TU B'SHEVAT, literally the 15th day of the month of Shevat, is the new year of the trees. We recognize the importance of trees in our world as a supplier of our basic needs: food, shelter and oxygen. To celebrate Tu B'Shevat we plant trees both at home and in Israel and eat of the fruit of various trees.

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Purim Earrings 1

An offbeat, offset, whimsical blend of complementary beads and charms create a unique set of Purim earrings complete with tiny tinkling bells.

On PURIM we read the Megillah (Book of Esther). Esther is the heroine of the story in which the Jews of Persia are saved from the evil Haman. We dress up in costumes, wear masks and make loud, booing noises whenever Haman's name is read. Recently, a new custom has arisen of ringing bells whenever Esther's name is read. A favorite treat eaten during Purim is Hamentaschen, fruit-filled, 3-cornered cookies.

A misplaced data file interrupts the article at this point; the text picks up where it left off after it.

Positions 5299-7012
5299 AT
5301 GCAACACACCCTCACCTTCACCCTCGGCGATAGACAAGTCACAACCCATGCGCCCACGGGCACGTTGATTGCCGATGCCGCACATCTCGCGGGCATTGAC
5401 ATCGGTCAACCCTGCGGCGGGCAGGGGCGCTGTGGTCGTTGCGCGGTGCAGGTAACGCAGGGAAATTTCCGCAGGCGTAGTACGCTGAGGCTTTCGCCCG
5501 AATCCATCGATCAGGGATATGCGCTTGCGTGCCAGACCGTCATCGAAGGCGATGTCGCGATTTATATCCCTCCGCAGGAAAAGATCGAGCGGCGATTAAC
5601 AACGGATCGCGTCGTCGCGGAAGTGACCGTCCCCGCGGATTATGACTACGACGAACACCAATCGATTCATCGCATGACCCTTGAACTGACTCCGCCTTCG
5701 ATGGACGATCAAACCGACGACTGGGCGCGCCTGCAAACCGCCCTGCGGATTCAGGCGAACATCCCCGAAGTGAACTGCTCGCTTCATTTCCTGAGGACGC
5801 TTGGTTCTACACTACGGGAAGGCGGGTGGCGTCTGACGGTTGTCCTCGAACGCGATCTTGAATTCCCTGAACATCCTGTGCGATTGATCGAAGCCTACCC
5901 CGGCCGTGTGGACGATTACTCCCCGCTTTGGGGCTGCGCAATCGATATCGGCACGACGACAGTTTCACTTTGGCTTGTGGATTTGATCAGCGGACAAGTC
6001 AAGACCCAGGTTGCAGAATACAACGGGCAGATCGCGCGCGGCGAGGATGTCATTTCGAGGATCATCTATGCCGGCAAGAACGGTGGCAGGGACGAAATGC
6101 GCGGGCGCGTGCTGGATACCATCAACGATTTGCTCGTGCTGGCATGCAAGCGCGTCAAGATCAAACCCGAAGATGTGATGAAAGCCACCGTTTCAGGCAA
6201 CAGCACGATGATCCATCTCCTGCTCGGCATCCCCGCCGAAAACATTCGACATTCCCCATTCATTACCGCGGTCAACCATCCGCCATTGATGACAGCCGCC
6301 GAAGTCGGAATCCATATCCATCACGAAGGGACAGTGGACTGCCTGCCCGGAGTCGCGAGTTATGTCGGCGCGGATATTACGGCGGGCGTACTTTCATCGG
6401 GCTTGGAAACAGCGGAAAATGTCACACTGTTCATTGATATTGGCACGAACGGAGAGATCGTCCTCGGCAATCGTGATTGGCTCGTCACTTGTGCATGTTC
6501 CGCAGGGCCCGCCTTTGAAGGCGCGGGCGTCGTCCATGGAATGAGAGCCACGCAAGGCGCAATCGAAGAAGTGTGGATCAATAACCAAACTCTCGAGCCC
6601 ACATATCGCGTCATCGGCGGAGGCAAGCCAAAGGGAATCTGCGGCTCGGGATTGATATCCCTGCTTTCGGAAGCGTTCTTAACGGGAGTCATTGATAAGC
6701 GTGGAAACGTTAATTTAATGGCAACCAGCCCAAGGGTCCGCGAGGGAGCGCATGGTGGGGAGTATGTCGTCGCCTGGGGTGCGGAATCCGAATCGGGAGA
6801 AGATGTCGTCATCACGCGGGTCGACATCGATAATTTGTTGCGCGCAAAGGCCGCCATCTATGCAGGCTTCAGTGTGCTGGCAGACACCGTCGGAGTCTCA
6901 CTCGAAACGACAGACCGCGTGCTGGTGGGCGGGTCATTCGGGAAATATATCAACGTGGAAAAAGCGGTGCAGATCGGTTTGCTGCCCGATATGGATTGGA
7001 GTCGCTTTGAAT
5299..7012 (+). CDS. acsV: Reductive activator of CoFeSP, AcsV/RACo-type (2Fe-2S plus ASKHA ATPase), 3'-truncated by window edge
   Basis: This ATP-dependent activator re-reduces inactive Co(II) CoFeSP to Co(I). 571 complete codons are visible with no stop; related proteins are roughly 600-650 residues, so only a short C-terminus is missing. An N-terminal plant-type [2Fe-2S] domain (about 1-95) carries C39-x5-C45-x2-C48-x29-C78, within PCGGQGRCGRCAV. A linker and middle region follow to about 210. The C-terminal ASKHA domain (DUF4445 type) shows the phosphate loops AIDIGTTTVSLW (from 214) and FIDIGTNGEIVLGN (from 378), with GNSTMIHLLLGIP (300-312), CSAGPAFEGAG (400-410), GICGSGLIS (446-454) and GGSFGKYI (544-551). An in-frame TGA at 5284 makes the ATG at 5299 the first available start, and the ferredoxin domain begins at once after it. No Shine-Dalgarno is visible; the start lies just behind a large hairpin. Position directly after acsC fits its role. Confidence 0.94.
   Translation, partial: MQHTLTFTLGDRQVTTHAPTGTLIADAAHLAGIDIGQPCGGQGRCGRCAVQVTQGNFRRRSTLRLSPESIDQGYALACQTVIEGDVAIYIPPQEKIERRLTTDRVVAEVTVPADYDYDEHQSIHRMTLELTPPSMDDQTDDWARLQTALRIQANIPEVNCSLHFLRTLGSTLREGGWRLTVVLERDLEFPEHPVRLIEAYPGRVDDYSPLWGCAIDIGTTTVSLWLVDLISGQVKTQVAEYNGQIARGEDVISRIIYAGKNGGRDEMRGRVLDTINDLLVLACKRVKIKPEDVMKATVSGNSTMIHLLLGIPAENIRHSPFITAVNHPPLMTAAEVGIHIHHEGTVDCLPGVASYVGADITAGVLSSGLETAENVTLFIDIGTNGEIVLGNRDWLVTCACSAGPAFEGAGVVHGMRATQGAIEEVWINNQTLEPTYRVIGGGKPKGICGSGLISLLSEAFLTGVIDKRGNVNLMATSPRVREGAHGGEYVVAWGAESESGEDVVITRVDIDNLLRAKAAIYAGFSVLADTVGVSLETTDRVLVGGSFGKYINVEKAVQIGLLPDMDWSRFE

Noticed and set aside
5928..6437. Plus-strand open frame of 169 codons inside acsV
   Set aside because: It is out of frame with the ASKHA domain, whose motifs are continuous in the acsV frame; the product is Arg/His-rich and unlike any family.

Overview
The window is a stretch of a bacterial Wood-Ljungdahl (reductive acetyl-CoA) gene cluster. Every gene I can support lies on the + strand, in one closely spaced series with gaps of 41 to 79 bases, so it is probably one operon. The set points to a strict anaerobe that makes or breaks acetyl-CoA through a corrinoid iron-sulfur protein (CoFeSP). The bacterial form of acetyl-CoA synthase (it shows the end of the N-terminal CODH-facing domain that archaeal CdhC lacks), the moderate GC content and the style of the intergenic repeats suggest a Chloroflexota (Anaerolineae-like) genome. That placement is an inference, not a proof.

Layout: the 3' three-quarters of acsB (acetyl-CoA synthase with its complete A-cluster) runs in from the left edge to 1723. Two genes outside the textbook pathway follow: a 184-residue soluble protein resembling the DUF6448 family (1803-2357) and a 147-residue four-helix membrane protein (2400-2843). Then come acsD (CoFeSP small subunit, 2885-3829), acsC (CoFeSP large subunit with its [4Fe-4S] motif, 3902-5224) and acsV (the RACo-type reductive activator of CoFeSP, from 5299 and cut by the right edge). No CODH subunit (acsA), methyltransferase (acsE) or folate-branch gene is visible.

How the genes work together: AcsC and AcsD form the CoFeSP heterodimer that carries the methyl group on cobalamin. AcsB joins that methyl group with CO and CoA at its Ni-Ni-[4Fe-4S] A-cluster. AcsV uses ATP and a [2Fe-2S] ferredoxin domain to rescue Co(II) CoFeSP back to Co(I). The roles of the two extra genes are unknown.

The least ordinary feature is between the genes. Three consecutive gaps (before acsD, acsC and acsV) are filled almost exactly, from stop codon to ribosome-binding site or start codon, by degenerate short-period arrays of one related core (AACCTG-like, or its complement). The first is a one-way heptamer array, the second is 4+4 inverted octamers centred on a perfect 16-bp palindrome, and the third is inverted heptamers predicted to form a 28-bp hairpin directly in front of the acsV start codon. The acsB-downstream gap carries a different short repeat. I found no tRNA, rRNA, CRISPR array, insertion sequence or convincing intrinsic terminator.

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Passover (Pesach) Earrings 1

An offbeat, offset, whimsical blend of complementary beads and charms create a unique set of Passover earrings.

On PESACH (Passover), we re-enact the story of the exodus from Egypt. We share in a festive meal called a Seder. During the Seder, we eat, among other things, Matzah (unleavened bread) and drink four cups of wine.

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YOM HA'ATZMAUT Earrings 1

An offbeat, offset, whimsical blend of complementary beads and charms create a unique set of Yom Ha'atzmaut earrings.